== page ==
The FBI released its 191-page file on deceased Apple co-founder Steve Jobs. If you are looking for light reading material to ease you into slumber, you can check it out here.
The first question you might have is WHY did the FBI have a file on Jobs? Two reasons: he was up for an appointment for the President's Export Council under Bush Sr.'s administration in 1991, and due to a 1985 bomb threat.
The file, which I've skimmed through, is a fairly benign assessment of what Jobs' associates had to say about him regarding his ability to serve on the Export Council. Some of these individuals said less than complimentary things about Jobs, mostly related to his past illegal drug use, his deceptive nature, an ego-driven distortion of reality, fathering a child out wedlock, and not paying child support. Nothing truly damning was revealed and certainly nothing to suggest he was much different than the work-obsessed tech genius we've come to know.
For the most part, the public already knew about the drug use and the child out of wedlock thing, but the rest is purely speculative and subjective. Who among us doesn't have someone from our past and/or present who may not have the nicest things to say about us? Honestly, based on what I've read, Steve Jobs would have been MORE than qualified to serve in politics. Read that as you will. Jobs, however, did not get the appointment.
There's really nothing newsworthy about this file being released, other than the subject matter itself. Steve Jobs died last fall, and while most Applephiles and tech-worshipers of the world wept at the loss of arguably the most important tech innovator of modern times, a small subset were more than ecstatic that Jobs was gone. I can almost imagine the heart-palpitating excitement and overstimulated joy that must have spread through the Gawker offices when the news hit. One massive, collective orgasm is what I am picturing.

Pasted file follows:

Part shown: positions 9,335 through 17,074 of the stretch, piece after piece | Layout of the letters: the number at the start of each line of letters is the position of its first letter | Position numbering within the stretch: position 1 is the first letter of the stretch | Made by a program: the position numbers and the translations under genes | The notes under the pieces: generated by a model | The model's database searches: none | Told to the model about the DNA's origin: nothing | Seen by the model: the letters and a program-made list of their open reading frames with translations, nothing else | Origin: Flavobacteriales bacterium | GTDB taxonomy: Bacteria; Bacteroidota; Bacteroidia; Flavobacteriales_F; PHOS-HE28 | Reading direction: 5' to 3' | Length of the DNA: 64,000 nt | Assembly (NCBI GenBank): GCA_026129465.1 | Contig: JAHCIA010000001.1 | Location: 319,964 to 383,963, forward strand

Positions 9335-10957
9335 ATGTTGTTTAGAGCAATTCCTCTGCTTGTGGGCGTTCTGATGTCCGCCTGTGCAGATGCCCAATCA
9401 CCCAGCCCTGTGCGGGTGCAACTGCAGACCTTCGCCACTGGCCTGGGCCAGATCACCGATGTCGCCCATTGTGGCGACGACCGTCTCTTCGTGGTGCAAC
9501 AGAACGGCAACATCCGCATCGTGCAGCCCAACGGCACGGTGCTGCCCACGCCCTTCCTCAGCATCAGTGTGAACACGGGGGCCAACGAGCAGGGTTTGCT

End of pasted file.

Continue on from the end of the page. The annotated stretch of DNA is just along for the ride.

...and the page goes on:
Steve Jobs is dead! HOORAY! HITS! SNARK! ORGASMS!
Perhaps a little background is needed to explain where I am coming from.
Back in the spring of 2010, a young Apple engineer who was testing the iPhone 4 (disguised as a 3GS apparently) accidentally left the prototype phone at a bar in Redwood City, CA.
Another bar patron came to possess the lost item, asked around, and, after finding no takers, kept it. After tinkering with the phone and noticing it had been remotely disabled, it occurred to him this might be something other than a 3GS. He made what seems to be a valiant attempt to return the phone to Apple to no avail. A few weeks later, it was purchased by Gawker via their tech site Gizmodo for $5000. If you aren't familiar with this story, you can catch up here.
Essentially, what ensued was a lot of legal posturing, public disclosure of every single detail of the negotiations, including publishing private emails and conversations on Gizmodo/Gawker, in the process creating a legendary saga which successfully raised Gawker's overall profile in the MSM. The same way their "leaking" the Tom Cruise "Mission Impossible" Scientology tape doubled their traffic practically overnight.